Neuman-Rabbi-M-Gary

Spoiler Alert: Going to see the movie “Saving Mr. Banks”, starring Tom Hanks is not like going to Disney World. Well, it is like going to Disney World if you go mid-August with your triplet toddlers, feed them all cotton candy, and lose your car because you forgot you parked in Pluto 7.394. It’s not a happy Disney movie.

Stacy and George walked out of the marriage counselor’s office angrier than when they arrived. It was their third session and this last fight over his ex-wife wasn’t going away. The fifty minutes spent embroiled in a detailed account of their battle only fired up their anger – and the counselor’s request to remember how much they love each other wasn’t helping. It would be a week before the next session and both of them were already talking about not coming back.

The therapeutic alliance has always been about a firm connection between patient and counselor. There has always been one primary standard – physically meeting in an office setting. There might be some phone calls in between sessions or to bridge some vacation gap. But therapy has always been about a feeling of connectivity and there is no better way to do this than face-to-face.

Cindy is 43, successful, attractive, a dedicated mom, extremely caring… and she hates herself. She doesn’t readily admit this, but spend a minute inside her head and you’ll discover the resounding messages revolving around negative rants – everything from “I failed” to “I should’ve done better.” You wouldn’t know it from her behavior. She’s a high functioning, regular member of society.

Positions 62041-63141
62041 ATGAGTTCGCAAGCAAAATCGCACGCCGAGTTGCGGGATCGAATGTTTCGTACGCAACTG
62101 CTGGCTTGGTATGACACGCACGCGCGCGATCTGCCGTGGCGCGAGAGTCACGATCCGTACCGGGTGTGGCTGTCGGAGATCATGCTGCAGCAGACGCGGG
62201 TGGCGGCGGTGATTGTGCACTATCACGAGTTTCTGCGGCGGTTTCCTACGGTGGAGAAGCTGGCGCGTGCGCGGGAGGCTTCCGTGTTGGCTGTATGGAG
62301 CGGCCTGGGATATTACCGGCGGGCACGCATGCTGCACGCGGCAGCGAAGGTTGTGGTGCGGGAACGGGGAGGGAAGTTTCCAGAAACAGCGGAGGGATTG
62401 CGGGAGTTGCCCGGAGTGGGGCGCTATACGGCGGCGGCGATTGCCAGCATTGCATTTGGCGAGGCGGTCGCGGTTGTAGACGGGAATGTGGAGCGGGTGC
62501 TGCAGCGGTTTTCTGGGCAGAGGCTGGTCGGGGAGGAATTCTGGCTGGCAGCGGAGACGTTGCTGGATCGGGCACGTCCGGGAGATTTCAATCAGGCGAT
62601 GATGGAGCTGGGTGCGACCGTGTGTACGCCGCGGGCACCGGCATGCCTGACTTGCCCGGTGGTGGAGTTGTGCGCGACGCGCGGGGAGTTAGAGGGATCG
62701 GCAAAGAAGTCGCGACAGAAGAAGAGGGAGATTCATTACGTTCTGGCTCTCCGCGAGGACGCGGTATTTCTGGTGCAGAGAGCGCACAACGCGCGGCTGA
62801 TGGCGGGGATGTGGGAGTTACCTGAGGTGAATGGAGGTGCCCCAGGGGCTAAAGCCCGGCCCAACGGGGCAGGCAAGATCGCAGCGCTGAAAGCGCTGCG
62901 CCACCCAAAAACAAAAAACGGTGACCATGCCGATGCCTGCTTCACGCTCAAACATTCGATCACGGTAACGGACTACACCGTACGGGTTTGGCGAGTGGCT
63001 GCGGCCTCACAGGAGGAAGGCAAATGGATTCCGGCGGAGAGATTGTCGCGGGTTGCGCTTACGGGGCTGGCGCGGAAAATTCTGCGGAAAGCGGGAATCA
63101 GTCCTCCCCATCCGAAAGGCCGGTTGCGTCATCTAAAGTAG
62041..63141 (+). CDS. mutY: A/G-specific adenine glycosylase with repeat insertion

As adults who were children of divorce know, healing does not occur through time alone. In fact, my research found that only 46% said they had a positive relationship with their fathers as adults.

Stacy and Michael walked out of the marriage counselor’s office angrier than when they arrived. It was their third session and this last fight over his ex wife wasn’t going away. The fifty minutes embroiled in a detailed outline of the battle only fired up their anger and the counselor’s request to remember how much they love each other wasn’t helping. It would be a week before the next session and both of them were already talking about not returning for therapy.

From the moment they stand under the chuppah, newlyweds have two years to enjoy the special bliss that new love brings. This new finding, reported by the New York Times, is based on a study undertaken by American and European researchers. 1,761 people who got married and stayed married over 15 years were followed. The research shows that after two years the couples moved into a more companionable state in their relationships.

Printed from: http://www.jewishpress.com/sections/family/marriage-relationships/we-vs-me-couples/2013/03/07/

Scan this QR code to visit this page online: